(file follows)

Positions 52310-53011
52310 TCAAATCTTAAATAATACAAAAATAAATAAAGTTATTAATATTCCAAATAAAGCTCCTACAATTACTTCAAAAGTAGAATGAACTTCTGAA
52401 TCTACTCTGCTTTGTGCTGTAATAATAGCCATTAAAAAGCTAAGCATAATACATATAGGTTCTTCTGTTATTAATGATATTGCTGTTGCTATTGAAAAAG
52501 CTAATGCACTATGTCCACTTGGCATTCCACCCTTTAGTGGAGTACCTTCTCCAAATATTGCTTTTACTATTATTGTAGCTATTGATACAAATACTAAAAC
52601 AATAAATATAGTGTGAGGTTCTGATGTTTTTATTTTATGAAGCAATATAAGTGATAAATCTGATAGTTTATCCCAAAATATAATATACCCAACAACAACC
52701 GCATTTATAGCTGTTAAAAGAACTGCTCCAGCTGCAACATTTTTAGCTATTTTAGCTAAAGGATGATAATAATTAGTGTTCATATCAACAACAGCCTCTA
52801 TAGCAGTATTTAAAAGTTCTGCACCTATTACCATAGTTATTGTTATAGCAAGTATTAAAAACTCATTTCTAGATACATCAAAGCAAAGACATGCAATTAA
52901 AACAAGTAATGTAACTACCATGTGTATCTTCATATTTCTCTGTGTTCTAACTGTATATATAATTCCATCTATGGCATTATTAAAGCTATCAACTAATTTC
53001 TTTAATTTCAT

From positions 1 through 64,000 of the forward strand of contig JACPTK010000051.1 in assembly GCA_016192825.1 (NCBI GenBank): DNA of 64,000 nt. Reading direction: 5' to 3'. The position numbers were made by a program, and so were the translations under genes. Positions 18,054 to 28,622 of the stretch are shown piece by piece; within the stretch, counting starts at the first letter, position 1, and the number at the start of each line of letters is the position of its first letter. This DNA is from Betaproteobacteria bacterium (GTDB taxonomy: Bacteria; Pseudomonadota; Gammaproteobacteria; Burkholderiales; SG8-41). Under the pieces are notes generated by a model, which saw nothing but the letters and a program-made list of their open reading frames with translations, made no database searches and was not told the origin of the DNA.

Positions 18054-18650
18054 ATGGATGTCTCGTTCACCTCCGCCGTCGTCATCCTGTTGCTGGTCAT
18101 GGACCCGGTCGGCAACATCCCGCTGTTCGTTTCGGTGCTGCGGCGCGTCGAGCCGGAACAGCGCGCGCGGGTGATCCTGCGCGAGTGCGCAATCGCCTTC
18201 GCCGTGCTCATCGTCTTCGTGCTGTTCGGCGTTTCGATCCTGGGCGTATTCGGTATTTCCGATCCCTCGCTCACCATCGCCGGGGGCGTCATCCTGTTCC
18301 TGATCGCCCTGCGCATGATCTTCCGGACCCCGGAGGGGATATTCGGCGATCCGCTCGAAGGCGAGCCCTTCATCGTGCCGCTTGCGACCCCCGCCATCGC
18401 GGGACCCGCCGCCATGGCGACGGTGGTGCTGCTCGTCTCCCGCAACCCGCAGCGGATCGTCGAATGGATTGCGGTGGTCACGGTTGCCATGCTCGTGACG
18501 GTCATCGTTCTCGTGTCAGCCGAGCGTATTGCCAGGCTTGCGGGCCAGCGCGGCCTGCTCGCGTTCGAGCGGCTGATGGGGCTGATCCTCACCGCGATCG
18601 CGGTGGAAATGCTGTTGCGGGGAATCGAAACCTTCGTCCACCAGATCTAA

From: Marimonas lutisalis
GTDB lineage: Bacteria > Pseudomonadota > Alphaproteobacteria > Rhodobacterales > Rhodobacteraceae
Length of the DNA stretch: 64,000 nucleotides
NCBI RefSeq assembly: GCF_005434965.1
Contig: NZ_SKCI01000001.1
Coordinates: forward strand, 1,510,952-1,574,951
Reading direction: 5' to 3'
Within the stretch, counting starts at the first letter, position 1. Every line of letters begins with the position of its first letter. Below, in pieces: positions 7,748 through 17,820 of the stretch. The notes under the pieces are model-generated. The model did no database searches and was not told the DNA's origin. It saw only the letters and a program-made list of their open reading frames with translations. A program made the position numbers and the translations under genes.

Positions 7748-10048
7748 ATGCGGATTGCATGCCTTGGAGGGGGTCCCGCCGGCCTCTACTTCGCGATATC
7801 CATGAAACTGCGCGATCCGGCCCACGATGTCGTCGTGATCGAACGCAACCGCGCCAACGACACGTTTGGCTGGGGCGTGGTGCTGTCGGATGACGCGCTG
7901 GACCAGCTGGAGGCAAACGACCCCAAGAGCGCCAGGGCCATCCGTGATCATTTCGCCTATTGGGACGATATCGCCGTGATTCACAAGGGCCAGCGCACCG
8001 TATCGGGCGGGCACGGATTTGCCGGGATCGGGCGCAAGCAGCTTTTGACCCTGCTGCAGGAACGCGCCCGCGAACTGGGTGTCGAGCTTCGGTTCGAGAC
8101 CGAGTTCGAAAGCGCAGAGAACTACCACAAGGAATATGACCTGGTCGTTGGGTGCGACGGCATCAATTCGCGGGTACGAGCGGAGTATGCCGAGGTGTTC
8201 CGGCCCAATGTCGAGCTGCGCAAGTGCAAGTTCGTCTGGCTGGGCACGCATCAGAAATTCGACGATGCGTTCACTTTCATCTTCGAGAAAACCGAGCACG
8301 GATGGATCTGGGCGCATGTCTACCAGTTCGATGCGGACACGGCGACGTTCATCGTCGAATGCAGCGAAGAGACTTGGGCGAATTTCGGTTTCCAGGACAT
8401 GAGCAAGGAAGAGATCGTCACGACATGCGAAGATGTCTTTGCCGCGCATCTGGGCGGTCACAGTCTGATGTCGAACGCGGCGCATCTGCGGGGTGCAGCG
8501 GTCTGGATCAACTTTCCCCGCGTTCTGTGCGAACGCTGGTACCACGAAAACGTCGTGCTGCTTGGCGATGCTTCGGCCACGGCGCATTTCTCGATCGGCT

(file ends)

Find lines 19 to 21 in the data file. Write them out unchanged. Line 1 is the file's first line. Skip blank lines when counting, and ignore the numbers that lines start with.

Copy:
From: Marimonas lutisalis
GTDB lineage: Bacteria > Pseudomonadota > Alphaproteobacteria > Rhodobacterales > Rhodobacteraceae
Length of the DNA stretch: 64,000 nucleotides